How to Incorporate

   What is a Corporation

   Why Incorporate

   Where to Incorporate

   Who should Incorporate

   Operating Formalities

   Business Structures

   Corporation FAQ

   S Corporation FAQ

   Nonprofit FAQ

   LLC FAQ

 
     incorporate today!
 
     incorporate today!
 


 

Where to Incorporate

Why incorporate in my home state?
Many business owners choose to incorporate in the state in which they are conducting business. If business will be conducted in another state the corporation must qualify to do business in that state. For instance, if one formed a Nevada corporation but the business would be doing business in California, the corporation would also have to qualify to conduct business in California. In order to qualify, one must draft the appropriate legal documents and the corporation must register with the state, and pay the associated filing fees (called "foreign qualification"). General Corporate Services can help you to qualify your corporation do to business in additional states.

The Benefits of Incorporating in Delaware
The State of Choice - More than 50% of the Fortune 500 companies and nearly half of the companies on the New York Stock Exchange are incorporated in Delaware.

  1. Speed - A Delaware corporation can be formed in 24 hours by phone or internet. For an extra fee, Delaware has a 1 hour and a 2 hour incorporation option.
  2. Legal Protection - Delaware has a special court called the "Court of Chancery" that only sees corporate law cases. This court uses judges that specialize in corporate law. Therefore, the decisions tend to be more consistent than courts that use juries. This may decrease lawsuits for the following reason: Rather than litigate, many attorneys will settle disputes out of court by referring to the decisions in similar cases.
  3. One Person Corporation or LLC - Delaware law allows one person to hold all offices and allows one person to be the sole shareholder of a corporation or sole member of a limited liability company.
  4. Tax-Savings - There is no income tax in Delaware when the corporation operates outside of the State. (There may be taxes in the state of operation.)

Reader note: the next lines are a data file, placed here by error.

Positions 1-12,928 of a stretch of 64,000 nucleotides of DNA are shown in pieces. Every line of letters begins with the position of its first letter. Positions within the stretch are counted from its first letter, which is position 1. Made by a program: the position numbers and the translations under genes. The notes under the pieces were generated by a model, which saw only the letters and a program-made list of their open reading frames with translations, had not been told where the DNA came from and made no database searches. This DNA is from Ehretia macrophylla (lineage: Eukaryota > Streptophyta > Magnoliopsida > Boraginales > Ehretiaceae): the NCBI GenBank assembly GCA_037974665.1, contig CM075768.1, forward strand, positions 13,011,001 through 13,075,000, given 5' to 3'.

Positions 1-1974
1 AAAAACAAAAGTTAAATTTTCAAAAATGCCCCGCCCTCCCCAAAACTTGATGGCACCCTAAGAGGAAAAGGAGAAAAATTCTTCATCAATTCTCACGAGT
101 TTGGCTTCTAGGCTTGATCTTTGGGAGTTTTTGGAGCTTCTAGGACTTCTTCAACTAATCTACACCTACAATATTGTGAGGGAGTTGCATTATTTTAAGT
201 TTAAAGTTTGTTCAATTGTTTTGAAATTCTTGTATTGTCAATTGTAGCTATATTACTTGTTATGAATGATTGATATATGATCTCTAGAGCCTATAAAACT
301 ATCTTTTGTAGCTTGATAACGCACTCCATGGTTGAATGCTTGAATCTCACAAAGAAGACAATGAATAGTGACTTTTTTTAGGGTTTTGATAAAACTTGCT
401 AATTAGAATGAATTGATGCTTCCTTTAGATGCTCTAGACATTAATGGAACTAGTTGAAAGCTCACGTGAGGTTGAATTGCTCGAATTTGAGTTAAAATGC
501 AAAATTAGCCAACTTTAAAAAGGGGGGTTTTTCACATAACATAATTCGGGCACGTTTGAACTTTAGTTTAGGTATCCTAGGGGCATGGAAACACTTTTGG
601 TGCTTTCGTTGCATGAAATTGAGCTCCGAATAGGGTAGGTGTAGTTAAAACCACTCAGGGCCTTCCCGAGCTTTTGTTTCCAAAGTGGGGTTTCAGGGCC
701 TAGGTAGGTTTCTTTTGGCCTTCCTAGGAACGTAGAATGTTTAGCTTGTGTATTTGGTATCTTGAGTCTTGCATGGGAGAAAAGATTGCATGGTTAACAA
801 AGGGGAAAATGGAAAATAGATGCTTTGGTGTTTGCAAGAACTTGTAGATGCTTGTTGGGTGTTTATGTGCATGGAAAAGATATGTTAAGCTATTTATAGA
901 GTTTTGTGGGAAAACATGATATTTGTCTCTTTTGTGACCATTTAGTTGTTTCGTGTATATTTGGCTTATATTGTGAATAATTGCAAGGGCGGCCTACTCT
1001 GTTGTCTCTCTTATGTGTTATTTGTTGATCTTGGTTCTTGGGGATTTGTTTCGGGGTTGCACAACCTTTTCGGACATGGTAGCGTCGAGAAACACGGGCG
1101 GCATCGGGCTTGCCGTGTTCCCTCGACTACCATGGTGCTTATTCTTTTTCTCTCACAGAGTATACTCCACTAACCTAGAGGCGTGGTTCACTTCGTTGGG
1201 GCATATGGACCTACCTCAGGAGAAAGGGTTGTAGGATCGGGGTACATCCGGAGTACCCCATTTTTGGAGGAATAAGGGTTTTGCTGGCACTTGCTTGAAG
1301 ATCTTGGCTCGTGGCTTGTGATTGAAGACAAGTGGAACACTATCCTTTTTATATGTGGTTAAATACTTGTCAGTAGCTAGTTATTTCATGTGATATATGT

5. Flexible Ownership - You do not have to be a resident of Delaware or a U.S. citizen to own and operate a Delaware corporation.
  6. Low-Startup Cost - The costs for form a Delaware corporation or LLC are among the lowest in the US.
  7. Can Do Business in Any State - A Delaware corporation, like corporations formed in other states, may conduct business an any state. There are some minimum filing requirements called "foreign qualification." General Corporate Services can assist in the foreign qualification process.
  8. Raising Capital - Delaware corporations may trade stock for capital, services, personal property or real estate, including leases and options. The directors may determine the value of the transactions.
  9. Business Friendly Laws - Delaware corporate code provide substantial protection for officers, directors and shareholders of a Delaware corporation or LLC.
  10. Low Annual Cost - The annual filing fee requirement on a Delaware corporation are one of the lowest in the US.

    Do I have to live in Delaware?
    No, you do not have to live in Delaware. A corporation is required to maintain a registered agent within the state. (General Corporate Services provides this service.)

    How quickly can I incorporate in Delaware?
    Unlike other states where incorporation may be an extended process, Delaware has gone to great lengths to expedite proceedings with its 1-hour, 2-hour, same day and 24-hour processing and document filing.

    Franchise tax.
    Delaware corporations benefit from the exceedingly low annual franchise taxes. Annual franchise tax obligations could be as low as $30 annually.
    Delaware uses the Authorized Shares Method for Franchise Tax Calculation:
    Less than 3,000 shares (minimum tax) $30.00
    3,001 - 5,000 shares $50.00
    5,001 - 10,000 shares $90.00
    Each additional 10,000 shares $50.00 Delaware Corporation Annual Report

    Delaware Corporation Annual Report